Marawi City reconstruction is a national imperative

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Marlen V. Ronquillo

IF the duopoly that dominates the polling market wants to poll an issue with a 100 percent approval, there is one available—the sentiment of Filipinos on rebuilding Marawi City from the ruins. From the A to the E economic classes, from Batanes to Tawi-tawi, from the Filipinos in the deserts of the Middle East to the Filipinos doing seasonal work in areas near the Arctic, the sentiment will be the same: Go, Go, Rebuild Marawi City.

There is no single issue that unites Filipinos more than the need to rebuild places visited by calamities. The cause— natural or man-made— does not matter. It is not in our culture and tradition to leave wrecked places, wrecked. The special circumstances that caused the ruin of Marawi City vest a special urgency to the rebuilding effort.

From a personal realm, I am willing to give up my meager SSS pension (the only amount a sick man can spare) and contribute it to the cause of rebuilding Marawi City. The public-private realm will be just as supportive. More than 26 years ago, after the Pinatubo eruption, the will of the public and private sectors on the issue of rebuilding ravaged communities was tested. There were divergent views on the rebuilding strategy (see the Kelvin Rodolfo-Jose Soriquez dispute on how to handle the civil engineering component), yes. But on the need to rebuild, there was a firm consensus to rebuild the devastated Central Luzon areas. Even the anomalies that attended the rebuilding did not slow down the rehab efforts.

The reconstruction costs, official corruption and all, have been worth it, given the current productivity of the lahar-swamped areas that were once considered unredeemable wasteland.

Congress is a willing partner
Our Congress has many negatives. In the public esteem, it ranks very low and that low approval and trust have been there from time immemorial. The Napoles scam, as it unraveled, made the public think the worst of Congress. But even with its many negatives, it has one saving grace. Unlike the parsimony of congresses in the developed world—think of a Republican-controlled USCongress that wants to cut back health care to the poor and cut taxes to benefit the Top 1 percent—there is no such cruelty in the mind-set of the Philippine Congress, then and now.

Coming to the rescue of calamity-visited areas has been a bright, shining light of all Philippine Congresses.

If the budgetary need of the rebuilding is P10 billion, a bipartisan, bicameral vote to provide that P10 billion, will be there. A vote for an additional expenditure, should the original budget run short, will also be there.

Each and every member of Congress is aware that the Philippines is part of the Ring of Fire. Each and every member operates with the particular mind-set that on the issue of extending support to victims of tragedies, the guiding principle is “ no man is an island.”

Bond floats, through which the DU30 government plans to raise at least P30 billion, are being planned for before 2018 to shore up the Marawi rebuilding funds. Given the favorable environment for state-issue bonds, a P30 billion bond issuance will be snapped up in days.

An adequate budgetary allocation will nudge other sectors to chip in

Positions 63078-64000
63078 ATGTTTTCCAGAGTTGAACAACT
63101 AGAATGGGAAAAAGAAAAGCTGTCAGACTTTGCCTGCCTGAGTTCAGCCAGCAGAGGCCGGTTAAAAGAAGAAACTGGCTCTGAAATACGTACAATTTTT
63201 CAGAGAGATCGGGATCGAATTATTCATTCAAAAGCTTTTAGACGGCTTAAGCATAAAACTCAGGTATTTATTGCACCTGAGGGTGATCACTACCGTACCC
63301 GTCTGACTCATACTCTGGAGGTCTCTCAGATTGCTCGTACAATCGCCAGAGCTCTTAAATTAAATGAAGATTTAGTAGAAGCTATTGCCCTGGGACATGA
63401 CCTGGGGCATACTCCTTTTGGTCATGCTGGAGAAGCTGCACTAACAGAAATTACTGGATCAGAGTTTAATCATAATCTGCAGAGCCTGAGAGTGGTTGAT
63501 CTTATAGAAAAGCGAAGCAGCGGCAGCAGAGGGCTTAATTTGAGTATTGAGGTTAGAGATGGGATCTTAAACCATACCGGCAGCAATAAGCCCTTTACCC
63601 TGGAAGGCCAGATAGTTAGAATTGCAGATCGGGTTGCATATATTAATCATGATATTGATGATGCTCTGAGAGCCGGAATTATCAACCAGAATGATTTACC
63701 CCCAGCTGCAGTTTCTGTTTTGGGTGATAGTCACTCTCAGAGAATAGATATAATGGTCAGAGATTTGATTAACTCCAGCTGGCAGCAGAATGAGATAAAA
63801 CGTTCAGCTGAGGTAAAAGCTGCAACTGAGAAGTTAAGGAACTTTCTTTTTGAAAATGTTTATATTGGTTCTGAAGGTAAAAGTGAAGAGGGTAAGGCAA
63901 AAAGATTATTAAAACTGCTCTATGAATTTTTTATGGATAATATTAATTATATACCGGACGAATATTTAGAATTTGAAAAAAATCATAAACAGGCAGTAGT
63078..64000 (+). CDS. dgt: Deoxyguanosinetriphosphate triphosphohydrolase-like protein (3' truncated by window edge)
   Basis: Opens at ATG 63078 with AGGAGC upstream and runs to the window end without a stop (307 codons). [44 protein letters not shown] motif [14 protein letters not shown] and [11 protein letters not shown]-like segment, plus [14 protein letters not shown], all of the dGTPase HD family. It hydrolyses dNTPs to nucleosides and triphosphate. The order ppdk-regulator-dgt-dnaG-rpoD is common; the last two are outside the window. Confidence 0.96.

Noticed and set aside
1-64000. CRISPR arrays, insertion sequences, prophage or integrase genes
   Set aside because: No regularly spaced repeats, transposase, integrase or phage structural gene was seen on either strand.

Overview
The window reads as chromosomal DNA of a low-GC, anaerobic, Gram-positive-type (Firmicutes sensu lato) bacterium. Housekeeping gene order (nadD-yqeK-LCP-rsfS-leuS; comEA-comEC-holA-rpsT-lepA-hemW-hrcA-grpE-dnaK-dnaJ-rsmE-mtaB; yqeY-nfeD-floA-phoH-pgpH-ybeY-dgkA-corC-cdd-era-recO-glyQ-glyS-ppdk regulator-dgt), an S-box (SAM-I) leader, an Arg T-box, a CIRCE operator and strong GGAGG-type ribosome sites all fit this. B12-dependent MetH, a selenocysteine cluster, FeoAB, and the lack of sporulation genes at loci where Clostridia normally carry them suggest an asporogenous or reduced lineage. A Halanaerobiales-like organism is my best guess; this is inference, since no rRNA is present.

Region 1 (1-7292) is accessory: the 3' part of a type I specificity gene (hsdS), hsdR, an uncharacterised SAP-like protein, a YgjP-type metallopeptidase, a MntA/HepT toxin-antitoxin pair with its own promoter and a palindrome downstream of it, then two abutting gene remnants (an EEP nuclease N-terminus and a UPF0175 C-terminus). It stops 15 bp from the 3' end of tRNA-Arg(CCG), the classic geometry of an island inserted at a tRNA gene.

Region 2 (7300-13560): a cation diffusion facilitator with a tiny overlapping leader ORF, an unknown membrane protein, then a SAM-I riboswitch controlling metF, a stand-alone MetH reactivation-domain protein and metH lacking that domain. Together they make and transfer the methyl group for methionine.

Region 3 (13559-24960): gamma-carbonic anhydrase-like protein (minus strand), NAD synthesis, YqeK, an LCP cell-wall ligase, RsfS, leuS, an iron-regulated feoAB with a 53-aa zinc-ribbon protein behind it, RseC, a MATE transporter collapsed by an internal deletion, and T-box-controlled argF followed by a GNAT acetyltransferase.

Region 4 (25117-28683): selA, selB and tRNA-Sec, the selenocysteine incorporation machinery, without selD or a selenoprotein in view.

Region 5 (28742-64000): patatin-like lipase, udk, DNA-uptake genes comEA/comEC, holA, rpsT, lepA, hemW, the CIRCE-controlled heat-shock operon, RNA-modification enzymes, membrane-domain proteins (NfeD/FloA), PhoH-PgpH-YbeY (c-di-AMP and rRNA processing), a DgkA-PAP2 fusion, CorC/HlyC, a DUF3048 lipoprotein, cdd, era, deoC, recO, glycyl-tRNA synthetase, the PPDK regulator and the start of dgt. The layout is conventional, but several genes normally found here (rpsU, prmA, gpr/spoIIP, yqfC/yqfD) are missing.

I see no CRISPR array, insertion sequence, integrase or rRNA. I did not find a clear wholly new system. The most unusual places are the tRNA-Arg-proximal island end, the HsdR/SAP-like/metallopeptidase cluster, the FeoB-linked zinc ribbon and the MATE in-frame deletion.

The 2017 winner of the economic Nobel, Richard H. Thaler, made his mark on his writing on “ nudges.” So what would “ nudge” the private sector, the multilateral institutions and the donor agencies/countries to help in the cause of rebuilding Marawi City?

The answer is the willingness of the Philippine Congress to take the lead in funding the rehabilitation and rebuilding efforts. The flow of willing money from the private sector and international aid institutions comes after the first funding moves of Congress. A large allocation from Congress will definitely push these institutions outside of our official government to also help and help substantially.

We saw that kind of support system after the Pinatubo eruption, the Yolanda rebuilding work and we will surely see that in the Marawi City reconstruction efforts.

A Marshall Plan-like rebuilding is a must
The rebuilding of war-ravaged Western Europe after World War 11 got its name from George Marshall , the chief proponent. The 80th Congress of the US allocated $13 billion ($132 billion today ) which was used for a comprehensive, well-thought-out, well-executed and well-managed rebuilding and reconstruction plan.

The pre-eminent role of Germany today as the largest and most diversified European economy would not have been possible without the miracle work on Germany of the Marshall Plan.

Rebuilding Marawi should likewise be comprehensive and thorough, not like the half-baked, insincere effort that was the Yolanda rehabilitation program. A comprehensive rehab work will help limit the impact of the terrorists’ propaganda and recruitment efforts. A failed, ill-executed plan will be the terrorists’ Exhibit A of the claim the government does not care about Muslims and that Muslim Mindanao will be better off under a caliphate.

One last thing: The rehab efforts should be free from political grifters and opportunists who will always try to lobby for their contractors, suppliers and the rehab personnel. Professionals in, politicians out. The success of the Marshall Plan rested in part on the dedication and professionalism—and the long view—of the globalists Ivy leaguers who administered the Plan.

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